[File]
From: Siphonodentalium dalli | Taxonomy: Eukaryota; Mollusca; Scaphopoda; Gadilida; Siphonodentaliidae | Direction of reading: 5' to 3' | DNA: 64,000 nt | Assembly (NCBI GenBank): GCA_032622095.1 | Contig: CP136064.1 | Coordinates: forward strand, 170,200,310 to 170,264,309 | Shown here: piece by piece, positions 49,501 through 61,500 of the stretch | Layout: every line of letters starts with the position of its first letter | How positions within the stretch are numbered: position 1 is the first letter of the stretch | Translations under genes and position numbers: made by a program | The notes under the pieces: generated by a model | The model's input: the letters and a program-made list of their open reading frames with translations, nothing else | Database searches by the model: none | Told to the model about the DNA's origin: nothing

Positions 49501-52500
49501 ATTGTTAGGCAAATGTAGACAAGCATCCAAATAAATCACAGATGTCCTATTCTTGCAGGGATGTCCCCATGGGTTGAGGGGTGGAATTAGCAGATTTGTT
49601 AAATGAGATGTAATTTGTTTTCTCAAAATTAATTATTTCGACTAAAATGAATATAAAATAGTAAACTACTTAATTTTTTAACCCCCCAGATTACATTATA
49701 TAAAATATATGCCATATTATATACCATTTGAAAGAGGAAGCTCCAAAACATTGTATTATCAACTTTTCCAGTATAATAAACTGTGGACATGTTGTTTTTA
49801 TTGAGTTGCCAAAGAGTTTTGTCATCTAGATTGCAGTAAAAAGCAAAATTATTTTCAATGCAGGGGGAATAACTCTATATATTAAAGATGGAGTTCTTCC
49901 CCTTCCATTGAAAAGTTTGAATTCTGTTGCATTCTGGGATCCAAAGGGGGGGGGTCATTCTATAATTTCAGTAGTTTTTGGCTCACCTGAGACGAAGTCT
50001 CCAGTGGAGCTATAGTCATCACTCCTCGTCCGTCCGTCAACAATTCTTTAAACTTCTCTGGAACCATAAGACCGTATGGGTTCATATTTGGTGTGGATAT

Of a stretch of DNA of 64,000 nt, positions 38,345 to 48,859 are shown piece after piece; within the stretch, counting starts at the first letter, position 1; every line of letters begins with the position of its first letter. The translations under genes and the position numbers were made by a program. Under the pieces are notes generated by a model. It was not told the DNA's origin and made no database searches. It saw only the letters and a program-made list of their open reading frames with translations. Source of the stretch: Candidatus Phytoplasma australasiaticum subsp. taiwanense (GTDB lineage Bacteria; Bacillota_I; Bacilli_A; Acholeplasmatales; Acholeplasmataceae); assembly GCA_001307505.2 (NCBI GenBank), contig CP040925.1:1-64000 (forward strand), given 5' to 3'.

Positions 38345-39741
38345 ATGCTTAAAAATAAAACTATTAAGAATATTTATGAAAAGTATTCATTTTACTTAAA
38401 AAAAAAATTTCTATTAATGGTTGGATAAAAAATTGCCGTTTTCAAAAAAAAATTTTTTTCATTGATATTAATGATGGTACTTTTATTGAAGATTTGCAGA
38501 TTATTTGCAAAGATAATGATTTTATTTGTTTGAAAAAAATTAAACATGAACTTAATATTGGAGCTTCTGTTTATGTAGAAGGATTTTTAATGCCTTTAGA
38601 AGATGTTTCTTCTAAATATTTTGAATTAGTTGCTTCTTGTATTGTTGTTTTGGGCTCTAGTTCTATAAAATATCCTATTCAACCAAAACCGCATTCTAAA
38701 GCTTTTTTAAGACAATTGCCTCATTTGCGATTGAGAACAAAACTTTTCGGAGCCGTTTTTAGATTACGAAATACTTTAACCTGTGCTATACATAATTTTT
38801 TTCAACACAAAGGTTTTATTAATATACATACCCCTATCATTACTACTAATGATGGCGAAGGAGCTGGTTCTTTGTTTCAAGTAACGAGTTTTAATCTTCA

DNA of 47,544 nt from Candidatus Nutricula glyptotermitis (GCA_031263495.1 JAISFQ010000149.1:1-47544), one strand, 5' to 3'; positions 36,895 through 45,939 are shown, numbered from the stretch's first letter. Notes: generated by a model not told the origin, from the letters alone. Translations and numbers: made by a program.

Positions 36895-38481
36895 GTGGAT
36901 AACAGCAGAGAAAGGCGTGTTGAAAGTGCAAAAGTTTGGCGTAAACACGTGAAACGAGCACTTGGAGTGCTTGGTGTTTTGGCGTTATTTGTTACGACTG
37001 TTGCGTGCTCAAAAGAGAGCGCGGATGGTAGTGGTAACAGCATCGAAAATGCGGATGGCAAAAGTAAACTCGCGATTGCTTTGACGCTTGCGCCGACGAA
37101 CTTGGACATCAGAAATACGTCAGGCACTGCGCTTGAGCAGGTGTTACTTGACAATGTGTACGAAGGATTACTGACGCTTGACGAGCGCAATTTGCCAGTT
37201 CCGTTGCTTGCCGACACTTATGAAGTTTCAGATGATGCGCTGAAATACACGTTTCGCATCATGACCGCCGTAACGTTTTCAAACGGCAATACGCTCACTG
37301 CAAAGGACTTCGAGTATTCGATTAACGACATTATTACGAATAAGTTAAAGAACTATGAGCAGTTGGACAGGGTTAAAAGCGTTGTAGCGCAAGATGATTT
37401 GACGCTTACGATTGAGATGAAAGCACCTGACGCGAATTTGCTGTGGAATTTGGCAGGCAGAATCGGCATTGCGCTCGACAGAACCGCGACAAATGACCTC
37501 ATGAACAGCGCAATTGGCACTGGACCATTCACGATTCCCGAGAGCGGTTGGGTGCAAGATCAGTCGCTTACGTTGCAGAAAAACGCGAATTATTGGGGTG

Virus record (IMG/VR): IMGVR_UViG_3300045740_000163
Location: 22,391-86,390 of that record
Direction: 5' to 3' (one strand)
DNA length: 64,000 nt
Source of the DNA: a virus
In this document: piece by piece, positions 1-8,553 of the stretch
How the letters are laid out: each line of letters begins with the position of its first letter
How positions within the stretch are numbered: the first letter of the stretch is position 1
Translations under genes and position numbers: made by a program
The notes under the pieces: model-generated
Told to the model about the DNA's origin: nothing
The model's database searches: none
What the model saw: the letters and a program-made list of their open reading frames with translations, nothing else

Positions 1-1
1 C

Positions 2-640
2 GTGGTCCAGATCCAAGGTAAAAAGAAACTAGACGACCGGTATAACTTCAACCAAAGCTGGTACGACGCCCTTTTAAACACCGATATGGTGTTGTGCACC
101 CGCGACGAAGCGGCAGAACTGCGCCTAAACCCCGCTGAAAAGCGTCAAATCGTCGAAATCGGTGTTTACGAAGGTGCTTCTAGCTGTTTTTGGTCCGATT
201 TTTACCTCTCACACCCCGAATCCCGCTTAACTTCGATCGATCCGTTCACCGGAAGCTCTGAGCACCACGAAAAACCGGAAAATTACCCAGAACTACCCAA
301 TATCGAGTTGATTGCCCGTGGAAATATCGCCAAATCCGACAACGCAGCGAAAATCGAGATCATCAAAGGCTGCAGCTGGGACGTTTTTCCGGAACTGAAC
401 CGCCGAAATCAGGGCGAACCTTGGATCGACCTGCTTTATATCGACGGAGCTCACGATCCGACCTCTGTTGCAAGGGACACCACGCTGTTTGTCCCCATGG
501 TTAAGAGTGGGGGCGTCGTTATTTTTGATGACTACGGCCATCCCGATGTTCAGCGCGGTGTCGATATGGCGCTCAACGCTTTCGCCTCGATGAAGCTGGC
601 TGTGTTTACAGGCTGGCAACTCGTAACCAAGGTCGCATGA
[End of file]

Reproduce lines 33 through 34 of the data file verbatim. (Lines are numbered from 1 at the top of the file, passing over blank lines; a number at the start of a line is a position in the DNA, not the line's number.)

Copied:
How the letters are laid out: each line of letters begins with the position of its first letter
How positions within the stretch are numbered: the first letter of the stretch is position 1